Today marks the 100th birthday of Dr. Hans von Ohain, co-inventor of the jet engine. Special Collections and Archives is fortunate to have collections from both co-inventors, von Ohain and Sir Frank Whittle. Reprinted below is the biographical note from our von Ohain collection, MS-335, The Dr. Hans Joachim Pabst von Ohain Papers. Dr. von Ohain was a long-time resident of Dayton while working at Wright-Patterson Air Force Base.
Dr. Hans Joachim Pabst von Ohain was born on December 14, 1911 in Dessau, Germany. He along with Sir Frank Whittle (1907-1996) are the co-inventors of the jet engine. As a child he had an interest in science and enjoyed physics and creating models. He received his doctorate in Physics and Applied Mechanics in 1935 at the University of Goettingen in Germany. Upon graduation von Ohain remained at the university for an additional year and privately developed a theory of turbojet engines. In 1936 he began an association with the Heinkel Company. Heinkel was enthusiastic about the potential for jet flight and offered the necessary financial assistance that supported the development of the turbojet.
Von Ohain developed and designed the HeS.3B engine that powered the He.178 plane that made the world’s first turbojet flight on August 27, 1939. The engine was made by Max Hahn and was flown by pilot Erich Warsitz. A number of weeks after the first flight, Adolph Hitler was persuaded to observe a demonstration. Ohain stated that he seemed unfriendly, icy cold and unwell. He asked an assistant what was wrong. The assistant said that the demonstration had been too early, “the fuhrer (leader) does not like to get out of bed before 11 a.m.” Hitler did not see the need for a new engine, commenting “why is it necessary to fly faster than the speed of sound?” Hitler was expecting a short war.
When applying for the patent for his new invention, Ohain was informed of the existence of British scientist Sir Frank Whittle’s patent. But because of significant differences between the two patents, Ohain was granted his own patent. Later, once Ohain and Whittle met they concluded that they had worked entirely independently of one another and that their discoveries were an example of simultaneous invention. Ohain received more than 50 company patents relating to radial and axial turbojet engines from 1935-1945. He lost all rights to these inventions with Germany’s defeat in WW II. He left Heinkel in 1945 and worked independently while conducting consultant work on gas turbine engines. In 1947 he began contract work with the U.S. Army Corps on advanced air breathing propulsion systems. He was part of Operation Paperclip, which was the codename for the operation by the U.S. government to take Rocket Weapon (e.g. V-1, V-2), Chemical Weapon (e.g. Zyklon-B), and medical scientists from Germany after World War II. The operation was called “Paperclip” because a paperclip was put on the files of those scientists deemed important to the U.S.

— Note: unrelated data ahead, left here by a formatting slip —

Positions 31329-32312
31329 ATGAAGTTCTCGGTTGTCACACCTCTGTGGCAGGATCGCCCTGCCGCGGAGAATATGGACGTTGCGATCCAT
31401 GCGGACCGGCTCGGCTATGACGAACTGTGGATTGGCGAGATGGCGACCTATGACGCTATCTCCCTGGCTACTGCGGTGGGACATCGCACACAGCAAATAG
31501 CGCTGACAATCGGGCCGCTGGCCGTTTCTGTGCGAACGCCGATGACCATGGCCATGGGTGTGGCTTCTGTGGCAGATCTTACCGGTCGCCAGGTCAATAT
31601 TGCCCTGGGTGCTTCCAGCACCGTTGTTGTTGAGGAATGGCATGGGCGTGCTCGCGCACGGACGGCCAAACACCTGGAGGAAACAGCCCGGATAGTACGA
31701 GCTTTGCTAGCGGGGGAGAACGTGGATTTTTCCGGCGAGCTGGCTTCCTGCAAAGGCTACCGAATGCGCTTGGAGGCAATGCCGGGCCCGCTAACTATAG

Operation Paperclip led von Ohain to permanent employment at Wright Patterson Air Force Base and citizenship status in America. He continued his aerospace research and from 1956-1975 he obtained 24 patents at the Aerospace Research Laboratory (ARL). In 1963 he was promoted to the position of Chief Scientist of ARL. He managed nearly all Air Force physical and engineering research. By 1975 Ohain was promoted to Chief Scientist of the Aero Propulsion Laboratory (APL) where he was responsible for maintaining the technical quality of research/development in air breathing propulsion, power and petrochemicals. He conceptualized and demonstrated the “jet wing” concept to provide cold air thrust augmentation for vertical and short takeoff and landing aircraft. The Navy used this idea with the experimental XFV-12AS fighter. In addition he showed that the potential efficiency of an electro fluid dynamic generator (in which the energy of fluid gases is converted directly into electricity without using moving parts) could be used as a practical power source. He also developed concepts for the economical retention of nuclear fuel in a gas core reactor which enabled further research of its use in high thrust-to-weight space propulsion systems. During his 32 years of government service, Dr. von Ohain published more than 30 technical papers. He received many awards including the Goddard Award, American Institute of Aeronautics and Astronautics, Air Force citations, the Guggenheim Medal, Ludwig Prandtl Ring and the Stark Draper Prize. He is enshrined in the “International Hall of Fame” Engineering and Sciences “Hall of Fame” and the “National Aviation Hall of Fame.” He also served as the Charles Lindbergh Professor of the National Air and Space Museum-Smithsonian Institute and received honorable Doctor of Science degrees from West Virginia University of Morgentown and at the University of Dayton.
After retirement, Ohain worked as a professor at the University of Dayton from 1982-1988. He received 5 patents with the University of Dayton Research Institute. He and his wife moved to Florida and Ohain continued to participate in speaking engagements around the world and taught at the University of Florida. He continued to work on independent research projects and received his only independent patent in 1998. Ohain died on March 13, 1998 in Melbourne, Florida. He left behind his wife, four children and grandchildren.